As stated by Tiffany McFalls, a biologist from Southeastern Louisiana University, and her colleagues in the article "Hurricanes, Floods, Levees, and Nutria: Vegetation Responses to Interacting Disturbance and Fertility Regimes with Implications for Coastal Wetland Restoration", nutria herbivory "severely reduces overall wetland biomass and can lead to the conversion of wetland to open water." Unlike other common disturbances in marshlands, such as fire and tropical storms, which are a once or few times a year occurrence, nutria feed year round and so their effect on the marsh is constant. Also nutria are typically more destructive in the winter than in the growing season. This is due largely to the scarcity of above-ground vegetation; as nutria search of food they will dig up root networks and rhizomes for nutrition. While nutria are the most common herbivores in Louisiana marshes, they are not the only ones. Feral hog, also known as wild boar (Sus scrofa), swamp rabbit (Sylvilagus aquaticus), and muskrat (Ondatra zibethicus) are less common, however feral hogs are increasing in number in Louisiana wetlands. Through experimentation, McFalls and her colleagues discovered that on plots open to nutria herbivory there was 40% less vegetation than in plots guarded against nutria by a fence. For this study above-ground biomass was measured for a year. This number may seem insignificant, and indeed herbivory alone is not a serious cause of land loss, but also noted in the study is that when herbivory was combined with an additional disturbance, such as fire, single vegetation removal or double vegetation removal to simulate a tropical storm, the effect of the disturbances on the vegetation were greatly amplified." Essentially this means that as different factors were added together the result was less overall vegetation. Adding fertilizer to open plots did not promote plant growth in this study, instead nutria fed more in the fertilized areas. This led McFalls and her colleagues to infer that increasing fertilizer inputs in marshes will only increase nutria biomass instead of the intended vegetation, therefore increasing nutrient input is not recommended.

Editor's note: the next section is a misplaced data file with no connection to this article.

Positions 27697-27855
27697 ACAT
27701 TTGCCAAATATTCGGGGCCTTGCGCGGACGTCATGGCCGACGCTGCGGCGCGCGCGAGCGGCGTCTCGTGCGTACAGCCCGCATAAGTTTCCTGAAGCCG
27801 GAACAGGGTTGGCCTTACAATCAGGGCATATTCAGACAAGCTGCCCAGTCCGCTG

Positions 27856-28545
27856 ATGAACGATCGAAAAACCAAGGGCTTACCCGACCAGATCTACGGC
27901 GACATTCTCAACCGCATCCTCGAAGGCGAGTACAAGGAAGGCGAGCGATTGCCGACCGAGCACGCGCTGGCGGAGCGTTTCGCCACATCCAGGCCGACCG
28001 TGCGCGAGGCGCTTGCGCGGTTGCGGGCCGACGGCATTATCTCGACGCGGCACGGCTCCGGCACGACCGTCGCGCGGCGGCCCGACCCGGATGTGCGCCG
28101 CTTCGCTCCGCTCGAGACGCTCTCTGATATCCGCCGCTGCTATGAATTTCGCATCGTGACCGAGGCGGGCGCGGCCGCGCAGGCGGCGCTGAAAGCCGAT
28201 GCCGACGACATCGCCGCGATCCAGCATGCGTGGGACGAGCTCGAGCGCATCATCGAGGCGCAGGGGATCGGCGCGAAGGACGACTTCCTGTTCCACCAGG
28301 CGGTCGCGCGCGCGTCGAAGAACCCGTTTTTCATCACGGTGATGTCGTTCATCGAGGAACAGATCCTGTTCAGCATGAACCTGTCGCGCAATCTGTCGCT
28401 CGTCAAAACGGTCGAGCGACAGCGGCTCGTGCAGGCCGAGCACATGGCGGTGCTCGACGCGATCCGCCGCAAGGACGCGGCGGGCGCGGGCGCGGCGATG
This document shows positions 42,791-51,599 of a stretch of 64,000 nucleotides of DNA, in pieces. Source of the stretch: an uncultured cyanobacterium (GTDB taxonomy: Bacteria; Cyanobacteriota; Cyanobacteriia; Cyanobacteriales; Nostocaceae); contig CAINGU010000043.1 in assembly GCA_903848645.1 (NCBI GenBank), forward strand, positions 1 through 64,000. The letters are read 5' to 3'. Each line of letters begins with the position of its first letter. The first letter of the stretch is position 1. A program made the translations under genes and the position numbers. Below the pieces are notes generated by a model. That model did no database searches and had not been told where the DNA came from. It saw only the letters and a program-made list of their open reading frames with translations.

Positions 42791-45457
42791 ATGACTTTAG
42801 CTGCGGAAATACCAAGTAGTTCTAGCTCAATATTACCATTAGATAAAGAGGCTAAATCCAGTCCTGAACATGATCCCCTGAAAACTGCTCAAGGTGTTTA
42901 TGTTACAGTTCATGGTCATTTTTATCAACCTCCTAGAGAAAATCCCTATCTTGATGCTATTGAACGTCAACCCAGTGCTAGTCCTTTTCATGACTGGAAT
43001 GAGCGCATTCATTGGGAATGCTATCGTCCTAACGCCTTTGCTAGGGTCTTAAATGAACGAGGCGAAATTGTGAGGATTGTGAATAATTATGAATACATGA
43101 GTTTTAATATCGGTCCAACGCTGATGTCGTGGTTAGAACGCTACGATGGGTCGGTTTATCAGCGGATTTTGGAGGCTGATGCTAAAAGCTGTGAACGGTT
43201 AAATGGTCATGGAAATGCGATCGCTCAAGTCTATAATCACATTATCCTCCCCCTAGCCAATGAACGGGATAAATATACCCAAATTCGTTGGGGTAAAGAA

Control efforts